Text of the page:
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F.I.R.S.T. principles of testing

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Aitor Alonso

Feb 25, 2024

3 min read

Today, I want to do a brief introduction to the F.I.R.S.T principles of testing, similar to what I did in the article about the S.O.L.I.D principles of software design.

The F.I.R.S.T principles serve as a foundational framework for effective code testing. These principles, which stand for Fast, Isolated, Repeatable, Self-validating, and Thorough, guide developers in creating robust and reliable tests to ensure the quality and integrity of their code.

Let's take a closer look at each of the F.I.R.S.T principles:


One key tenet of the F.I.R.S.T principles is speed. Developers are encouraged to run unit tests swiftly and effortlessly throughout the development process. Regardless of the number of unit tests in place, they should execute rapidly, providing prompt feedback on the code's correctness.

If tests take too long to run, developers may be less inclined to run them frequently, or even adding new ones, leading to a decrease in the overall quality of the codebase. Fast tests are essential for maintaining a productive and efficient development workflow, and a robust and reliable codebase.


The principle of isolation emphasizes the independence of each unit test. Tests should not rely on external factors or be influenced by the outcomes of other tests.

It's a good practice to follow the 3 A’s of testing: Arrange, Act, Assert (also known as Given, When, Then by Martin Fowler), which defines a structure that helps maintain a clear and autonomous testing environment.

Basically, the test should first arrange the necessary preconditions and inputs, then act on the object or method under test, and finally assert that the expected results have occurred.

A unit test should only assert one logical outcome (test one single thing). Multiple asserts can be part of this logical outcome, as long as they all act on the state of the same object.


Reproducibility is crucial in the F.I.R.S.T methodology. Tests should be consistent and deterministic, producing the same results regardless of the environment in which they are executed. Each test should establish its own data context, reducing reliance on external variables.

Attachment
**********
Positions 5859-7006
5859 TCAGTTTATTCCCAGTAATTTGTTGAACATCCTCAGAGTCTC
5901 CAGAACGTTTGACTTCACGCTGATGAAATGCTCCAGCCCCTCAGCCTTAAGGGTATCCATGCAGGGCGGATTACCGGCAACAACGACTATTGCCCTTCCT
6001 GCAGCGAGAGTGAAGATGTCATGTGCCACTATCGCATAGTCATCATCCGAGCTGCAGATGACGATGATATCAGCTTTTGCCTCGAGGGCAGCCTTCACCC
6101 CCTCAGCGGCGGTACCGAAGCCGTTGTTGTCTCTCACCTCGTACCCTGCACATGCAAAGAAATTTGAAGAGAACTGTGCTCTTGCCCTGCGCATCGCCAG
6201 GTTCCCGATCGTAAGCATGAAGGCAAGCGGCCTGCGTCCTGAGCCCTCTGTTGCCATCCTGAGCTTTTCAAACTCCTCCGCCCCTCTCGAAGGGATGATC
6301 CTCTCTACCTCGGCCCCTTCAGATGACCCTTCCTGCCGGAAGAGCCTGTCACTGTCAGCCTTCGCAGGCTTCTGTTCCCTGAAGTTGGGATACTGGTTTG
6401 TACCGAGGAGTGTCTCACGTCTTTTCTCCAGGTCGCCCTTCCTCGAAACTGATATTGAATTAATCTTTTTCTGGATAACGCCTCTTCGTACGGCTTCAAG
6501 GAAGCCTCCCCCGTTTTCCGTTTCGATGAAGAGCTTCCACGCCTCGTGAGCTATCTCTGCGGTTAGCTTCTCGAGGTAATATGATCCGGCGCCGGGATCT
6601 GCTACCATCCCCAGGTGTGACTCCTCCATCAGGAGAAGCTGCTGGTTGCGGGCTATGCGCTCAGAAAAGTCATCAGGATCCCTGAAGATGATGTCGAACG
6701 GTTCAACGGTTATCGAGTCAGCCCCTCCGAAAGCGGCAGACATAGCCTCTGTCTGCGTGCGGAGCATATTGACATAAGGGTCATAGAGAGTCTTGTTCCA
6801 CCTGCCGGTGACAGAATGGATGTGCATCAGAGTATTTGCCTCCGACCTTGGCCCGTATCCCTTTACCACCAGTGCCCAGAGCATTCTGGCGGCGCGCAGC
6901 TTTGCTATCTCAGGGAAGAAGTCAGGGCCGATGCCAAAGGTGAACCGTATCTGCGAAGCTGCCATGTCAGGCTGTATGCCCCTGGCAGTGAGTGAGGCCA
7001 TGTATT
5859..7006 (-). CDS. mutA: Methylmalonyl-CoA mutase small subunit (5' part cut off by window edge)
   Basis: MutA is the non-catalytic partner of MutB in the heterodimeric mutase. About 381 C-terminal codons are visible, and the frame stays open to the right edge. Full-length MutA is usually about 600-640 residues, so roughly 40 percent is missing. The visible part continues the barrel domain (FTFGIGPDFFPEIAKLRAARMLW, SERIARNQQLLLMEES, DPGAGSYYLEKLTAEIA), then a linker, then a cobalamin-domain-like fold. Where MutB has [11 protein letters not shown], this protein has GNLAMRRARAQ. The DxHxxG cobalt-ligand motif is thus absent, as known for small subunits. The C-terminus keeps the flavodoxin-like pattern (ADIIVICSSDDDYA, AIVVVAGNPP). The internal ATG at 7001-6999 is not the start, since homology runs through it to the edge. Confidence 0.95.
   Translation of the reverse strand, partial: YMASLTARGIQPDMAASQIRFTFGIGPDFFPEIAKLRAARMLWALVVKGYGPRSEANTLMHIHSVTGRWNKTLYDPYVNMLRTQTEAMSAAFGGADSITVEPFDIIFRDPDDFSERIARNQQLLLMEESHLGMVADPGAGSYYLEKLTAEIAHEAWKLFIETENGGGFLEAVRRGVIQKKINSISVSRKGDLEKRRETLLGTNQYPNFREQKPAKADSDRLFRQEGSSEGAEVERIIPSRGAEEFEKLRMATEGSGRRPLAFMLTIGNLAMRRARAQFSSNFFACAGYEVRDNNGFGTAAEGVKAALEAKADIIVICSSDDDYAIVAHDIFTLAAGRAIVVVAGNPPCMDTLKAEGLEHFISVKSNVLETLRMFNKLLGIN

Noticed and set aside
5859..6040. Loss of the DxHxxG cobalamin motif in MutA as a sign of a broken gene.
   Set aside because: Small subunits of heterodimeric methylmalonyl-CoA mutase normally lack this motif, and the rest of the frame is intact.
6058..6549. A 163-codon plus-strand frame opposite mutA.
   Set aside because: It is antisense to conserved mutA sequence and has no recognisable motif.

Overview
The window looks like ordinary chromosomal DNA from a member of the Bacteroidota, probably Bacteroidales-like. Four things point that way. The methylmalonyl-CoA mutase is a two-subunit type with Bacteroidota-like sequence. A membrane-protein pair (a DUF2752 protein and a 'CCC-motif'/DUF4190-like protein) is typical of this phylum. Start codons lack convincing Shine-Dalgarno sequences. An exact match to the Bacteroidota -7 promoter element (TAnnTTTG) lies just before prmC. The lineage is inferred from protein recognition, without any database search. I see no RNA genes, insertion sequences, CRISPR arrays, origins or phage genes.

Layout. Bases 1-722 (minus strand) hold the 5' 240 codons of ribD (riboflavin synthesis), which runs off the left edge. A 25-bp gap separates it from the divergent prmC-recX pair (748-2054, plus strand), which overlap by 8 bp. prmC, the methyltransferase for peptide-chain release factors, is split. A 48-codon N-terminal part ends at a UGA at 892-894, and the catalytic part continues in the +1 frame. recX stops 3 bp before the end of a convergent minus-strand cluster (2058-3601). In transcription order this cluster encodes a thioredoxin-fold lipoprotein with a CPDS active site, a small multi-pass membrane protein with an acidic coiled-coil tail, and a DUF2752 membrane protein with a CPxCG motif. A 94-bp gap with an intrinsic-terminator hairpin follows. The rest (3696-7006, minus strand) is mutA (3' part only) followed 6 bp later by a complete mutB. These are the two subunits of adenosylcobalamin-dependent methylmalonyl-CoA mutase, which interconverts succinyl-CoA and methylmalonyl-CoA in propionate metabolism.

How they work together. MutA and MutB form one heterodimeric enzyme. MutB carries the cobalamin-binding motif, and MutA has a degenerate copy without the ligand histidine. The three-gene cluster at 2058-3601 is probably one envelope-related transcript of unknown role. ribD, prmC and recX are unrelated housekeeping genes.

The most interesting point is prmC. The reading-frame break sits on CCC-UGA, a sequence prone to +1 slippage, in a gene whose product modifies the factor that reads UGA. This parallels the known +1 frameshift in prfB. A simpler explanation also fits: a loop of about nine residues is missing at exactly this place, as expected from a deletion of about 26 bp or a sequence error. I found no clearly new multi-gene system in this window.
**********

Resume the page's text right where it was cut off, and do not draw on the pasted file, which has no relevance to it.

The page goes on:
Sadly, we all know about the flaky tests that sometimes pass and sometimes fail, and how they can be a nightmare to deal with. Sometimes your CI tests jobs fails, blocks your deploy, and just rerunning the same job without changing anything makes it pass. The F.I.R.S.T principles advocate for the elimination of flaky tests, as they can erode confidence in the testing process and the codebase as a whole.


Manual verification of test outcomes should be unnecessary. Tests should inherently indicate success or failure, facilitating quick identification of issues during the development process.


Exhaustive testing is a fundamental aspect of the F.I.R.S.T principles. Developers are encouraged to cover all possible scenarios, including edge cases and potential failure points. Testing should extend beyond typical use cases and happy paths to encompass illegal arguments, security considerations, and the impact of large input values. Try to cover all the branches of your code and all possible scenarios.


In conclusion, the F.I.R.S.T principles provide a structured approach to code testing, emphasizing speed, independence, repeatability, self-validation, and thoroughness. By incorporating these principles into the testing process, developers can enhance the readability and maintainability of their tests, and also the reliability and maintainability of their code, ultimately contributing to the delivery of high-quality software.

I hope my article has helped you, or at least, that you have enjoyed reading it. I do this for fun and I don't need money to keep the blog running. However, if you'd like to show your gratitude, you can pay for my next coffee(s) with a one-time donation of just $1.00. Thank you!